According to a press release, The University of West London said that it “disputed the allegations” made by Charlotte, explaining that they “provided all the support they could at the time”. The university added that it was “constrained from commenting further because of its confidentiality to students”, but claimed it has since reviewed its sexual harassment complaint policies.

Like Olivia, Charlotte was initially pleased with the result of her negotiations with the university. “When I signed (the NDA), I was just glad for it to be over,” she says, “and I didn’t think much of it.” But explains that “looking back, it essentially silences me”. She continues: “Considering (universities) are charged with pastoral care for young people, it goes against what their values should be.”

Olivia agrees: “I don’t think they should be treating students with expulsion for talking about their experiences. They should acknowledge there’s a problem and try to take steps to tackle it. Another massive concern was the vulnerable students who didn’t know what had happened – I couldn’t warn anyone that their safety was being compromised without their knowledge. There were other people at risk, and that’s terrifying.”

Speaking to BBC Sounds, Universities UK criticised these cases but seemed to defend the use of non-disclosure agreements more widely, saying: “Like most organisations, universities use NDAs for many different reasons. Universities should not be using NDAs to prevent open conversations about harassment or indeed to dissuade students raising other legitimate complaints.” A government spokesperson said they are now “legalising to crack down on misuse of NDAs” in order to protect “individuals from threats or intimidation”.

UK universities have recently come under fire for their handling of sexual assault allegations, with Warwick University students taking to the streets to protest rape culture and racism at the institution, while just last month, a report revealed that uni’s are continually “letting down” students who have been abused, offering “inadequate” support and “ineffective” reporting procedures. This information came just months after a 2019 study revealed that sexual abuse is rampant in futher education across the country, with 75 per cent of students reporting at least one unwanted sexual experience while at college or university.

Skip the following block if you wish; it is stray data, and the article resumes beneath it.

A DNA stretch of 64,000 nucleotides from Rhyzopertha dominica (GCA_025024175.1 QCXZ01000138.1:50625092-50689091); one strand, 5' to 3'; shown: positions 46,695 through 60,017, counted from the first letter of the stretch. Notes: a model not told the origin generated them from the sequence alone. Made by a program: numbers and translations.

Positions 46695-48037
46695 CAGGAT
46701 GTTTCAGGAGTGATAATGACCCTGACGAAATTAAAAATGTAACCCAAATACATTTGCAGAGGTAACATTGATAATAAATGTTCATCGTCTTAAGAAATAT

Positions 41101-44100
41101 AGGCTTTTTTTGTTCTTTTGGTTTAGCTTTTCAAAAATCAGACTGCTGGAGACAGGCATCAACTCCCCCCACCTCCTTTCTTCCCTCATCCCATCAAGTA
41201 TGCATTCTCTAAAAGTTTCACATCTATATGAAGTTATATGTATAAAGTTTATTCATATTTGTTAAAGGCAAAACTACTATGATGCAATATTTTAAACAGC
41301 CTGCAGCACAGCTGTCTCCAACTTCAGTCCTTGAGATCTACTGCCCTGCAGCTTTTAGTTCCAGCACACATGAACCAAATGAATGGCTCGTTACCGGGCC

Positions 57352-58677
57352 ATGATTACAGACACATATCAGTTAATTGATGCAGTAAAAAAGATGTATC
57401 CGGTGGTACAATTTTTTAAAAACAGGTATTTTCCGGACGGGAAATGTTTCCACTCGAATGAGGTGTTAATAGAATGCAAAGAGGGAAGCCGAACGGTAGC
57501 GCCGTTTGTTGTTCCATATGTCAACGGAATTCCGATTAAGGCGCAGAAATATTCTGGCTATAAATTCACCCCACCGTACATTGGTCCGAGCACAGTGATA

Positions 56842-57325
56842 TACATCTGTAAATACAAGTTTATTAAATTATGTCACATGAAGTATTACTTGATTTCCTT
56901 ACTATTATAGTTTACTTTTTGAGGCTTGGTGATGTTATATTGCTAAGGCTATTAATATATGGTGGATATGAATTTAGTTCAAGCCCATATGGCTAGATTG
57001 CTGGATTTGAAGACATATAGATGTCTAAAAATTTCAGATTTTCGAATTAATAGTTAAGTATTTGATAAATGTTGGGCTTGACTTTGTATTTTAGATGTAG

Both Olivia and Charlotte say their mental health suffered as a result of both their assaults and the treatment they received by the university afterwards. “I’d developed PTSD,” says Olivia, “and was given some counselling. But other than that I was told to keep my head down and focus on my work – like a distraction – which was pretty hard because that’s not how it works. (The university) told me to just not leave my room if I felt unsafe. It really impacted me. Their view that it’s your responsibility to not put yourself in danger made me feel like it was my fault.”

“I would love to leave it in the past. But being bound by this means it’s always looming over me” – Charlotte

She adds: “It saddens me that there could be so many people who suffer through this silently. (The university) should have told me that I could seek support; that I could tell my parents and my friends. I was still finding my feet, and to be told that I had to keep it a secret was really horrible.”

When asked if she thinks it’s ever appropriate for universities to use NDAs, Charlotte answers: “No, not at all. I don’t want to talk about what happened to me – I would love to leave it in the past. But being bound by this means it’s always looming over me because I have something that could legally be used against me if I did decide to speak to someone.” She asserts that her £1,000 compensation is “pittance considering what I went through and what I’ve been dealing with in the years since it happened”, adding that “you can’t put a value on someone’s experience and how it’s affected them”.

Charlotte says she’s now broken her NDA in order to retrieve her sense of power, and “to show universities that we’re going to speak up”. She concludes: “They should have been a lot more compassionate, not ostracised me. We’re not going to stay silent forever.”

*Names have been changed